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&& .MARINE... NEAR TERM /THROUGH MONDAY/... As of 930 PM Monday...Dense sea fog has expanded across the local waters and as a result a dense fog advisory has been issued for all waters til noon Tuesday. Winds and seas will not be the issue for Mariners tonight or the next few days. It will be the dense sea fog. With SSTs in the mid 50s and sfc dewpoints in the mid 60s advecting across theseshelf waters, the outcome is for the development of sea fog. Satellite imagery, specifically GOES East channel difference, ie. the 10.3-3.9 micron, illustrates the sea fog nicely across the local waters as well as the inland fog. And has become a very helpful tool especially across locations that do not have a dense network of observations, like the coastal waters. Winds generally around 10 kt from the SE-S. And seas 2 to 3 ft and mainly comprised of 4 to 6 second wind waves. Previous...................................................... As of 3 PM Monday...A warm front moved across the coastal waters this morning and has pushed inland across the Cape Fear area. Variable winds remain along the Grand Strand coastline with the front still stalled 5-10 miles out, and we don`t really anticipate seeing solid southeasterly winds develop along the Grand Strand beaches until late tonight when the front finally jumps onshore. In terms of model guidance preferences, the NAM model has been far outperforming the GFS with wind directions today. Mainly southeasterly winds should become southerly on Tuesday around 10 knots. Seas 2-3 feet should change little through Tuesday. As tropical moisture continues to move across the cold nearshore waters, the potential for areas of sea fog will remain in the forecast through tonight and Tuesday. The limiting factor with sea fog may turn out to be the overwhelming warmth of the incoming airmass, perhaps not allowing the cold water to successfully cool air down to its dewpoint. No dense fog advisory will be issued at this time, although some potential does remain. SHORT TERM /TUESDAY NIGHT THROUGH WEDNESDAY NIGHT/... As of 3 PM Monday...A quiet and unchanging set of conditions through the period. High pressure off the coast to bring a southerly wind of just 10kt with a few occasional higher gusts. Seas will average right around 3 ft. LONG TERM /THURSDAY THROUGH SATURDAY/... As of 3 PM Monday...Bermuda High will maintain southerly flow through the period. Weak backdoor front will try to drop in from the north Thu night into Fri but appears the boundary will stall out near the NC/VA border. Gradient will be on the weak side with winds 5 to 10 kt Thu and Fri. High strengthens a bit for the weekend with gradient becoming a little more defined as inland areas warm up. Southwest flow on Sat will be closer to 10 to 15 kt. Seas 2 to 3 ft Thu and Fri build to 3 to 4 ft Sat as winds become southwest and increase in speed. && .ILM WATCHES/WARNINGS/ADVISORIES...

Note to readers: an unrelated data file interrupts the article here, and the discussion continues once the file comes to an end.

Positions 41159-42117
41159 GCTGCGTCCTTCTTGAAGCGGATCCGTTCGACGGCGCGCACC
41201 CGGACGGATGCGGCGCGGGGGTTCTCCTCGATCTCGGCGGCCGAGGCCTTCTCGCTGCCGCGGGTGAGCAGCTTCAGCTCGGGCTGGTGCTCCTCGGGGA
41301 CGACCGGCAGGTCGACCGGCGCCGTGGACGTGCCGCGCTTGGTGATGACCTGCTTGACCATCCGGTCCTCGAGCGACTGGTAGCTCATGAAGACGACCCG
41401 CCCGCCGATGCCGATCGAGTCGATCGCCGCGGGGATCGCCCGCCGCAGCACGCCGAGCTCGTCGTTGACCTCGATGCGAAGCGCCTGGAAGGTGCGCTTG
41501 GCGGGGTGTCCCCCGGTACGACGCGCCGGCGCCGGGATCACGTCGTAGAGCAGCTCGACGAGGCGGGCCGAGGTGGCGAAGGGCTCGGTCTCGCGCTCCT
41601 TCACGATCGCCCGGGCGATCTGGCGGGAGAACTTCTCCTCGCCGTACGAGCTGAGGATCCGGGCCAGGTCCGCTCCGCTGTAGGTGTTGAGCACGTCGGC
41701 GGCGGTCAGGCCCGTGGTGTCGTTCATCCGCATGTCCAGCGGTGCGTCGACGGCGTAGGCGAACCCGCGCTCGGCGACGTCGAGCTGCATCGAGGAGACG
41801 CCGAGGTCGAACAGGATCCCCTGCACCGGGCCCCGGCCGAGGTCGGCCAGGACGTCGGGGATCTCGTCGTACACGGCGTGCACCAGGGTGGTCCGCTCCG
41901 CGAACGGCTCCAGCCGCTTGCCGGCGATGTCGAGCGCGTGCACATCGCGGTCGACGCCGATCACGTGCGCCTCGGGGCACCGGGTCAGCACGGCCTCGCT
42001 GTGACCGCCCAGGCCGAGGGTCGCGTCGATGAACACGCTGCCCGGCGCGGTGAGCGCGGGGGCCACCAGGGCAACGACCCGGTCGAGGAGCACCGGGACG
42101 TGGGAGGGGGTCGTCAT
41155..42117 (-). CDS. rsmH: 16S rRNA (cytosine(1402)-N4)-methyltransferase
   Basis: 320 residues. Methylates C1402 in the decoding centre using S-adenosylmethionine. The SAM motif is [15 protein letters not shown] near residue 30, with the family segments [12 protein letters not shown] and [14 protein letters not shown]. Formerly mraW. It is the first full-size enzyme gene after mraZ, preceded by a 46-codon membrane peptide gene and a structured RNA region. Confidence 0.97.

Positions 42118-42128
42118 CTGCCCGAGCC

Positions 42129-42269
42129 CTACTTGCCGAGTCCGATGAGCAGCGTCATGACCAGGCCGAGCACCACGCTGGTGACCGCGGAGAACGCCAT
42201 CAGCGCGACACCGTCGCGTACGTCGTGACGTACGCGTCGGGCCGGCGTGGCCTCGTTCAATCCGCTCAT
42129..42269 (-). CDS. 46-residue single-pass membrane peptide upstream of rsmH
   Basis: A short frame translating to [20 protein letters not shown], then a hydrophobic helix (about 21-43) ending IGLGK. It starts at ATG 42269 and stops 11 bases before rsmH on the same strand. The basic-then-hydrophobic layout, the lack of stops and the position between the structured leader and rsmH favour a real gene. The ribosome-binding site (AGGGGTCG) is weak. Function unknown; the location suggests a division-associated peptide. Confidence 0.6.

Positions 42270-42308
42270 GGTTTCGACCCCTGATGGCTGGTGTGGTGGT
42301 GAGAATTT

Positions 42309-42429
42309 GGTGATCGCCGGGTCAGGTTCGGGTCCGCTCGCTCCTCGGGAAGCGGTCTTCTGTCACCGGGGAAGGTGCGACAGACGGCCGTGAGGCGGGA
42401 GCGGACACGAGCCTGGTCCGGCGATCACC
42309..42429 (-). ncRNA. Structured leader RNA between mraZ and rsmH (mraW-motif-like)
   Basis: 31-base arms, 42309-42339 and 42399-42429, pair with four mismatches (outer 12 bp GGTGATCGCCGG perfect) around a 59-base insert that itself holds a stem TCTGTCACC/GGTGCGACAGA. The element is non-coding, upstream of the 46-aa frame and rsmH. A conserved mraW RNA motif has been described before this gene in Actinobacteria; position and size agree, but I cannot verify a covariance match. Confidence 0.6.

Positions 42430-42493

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SC...Dense Fog Advisory until 10 AM EST Tuesday for SCZ017-023-024- 032-033-039-054>056-058-059. NC...Dense Fog Advisory until 10 AM EST Tuesday for NCZ087-096-099- 105>110. MARINE...Dense Fog Advisory until noon EST Tuesday for AMZ250-252- 254- 256.
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&& $$ SYNOPSIS...DCH NEAR TERM...DCH/TRA SHORT TERM...MBB LONG TERM...III AVIATION...RGZ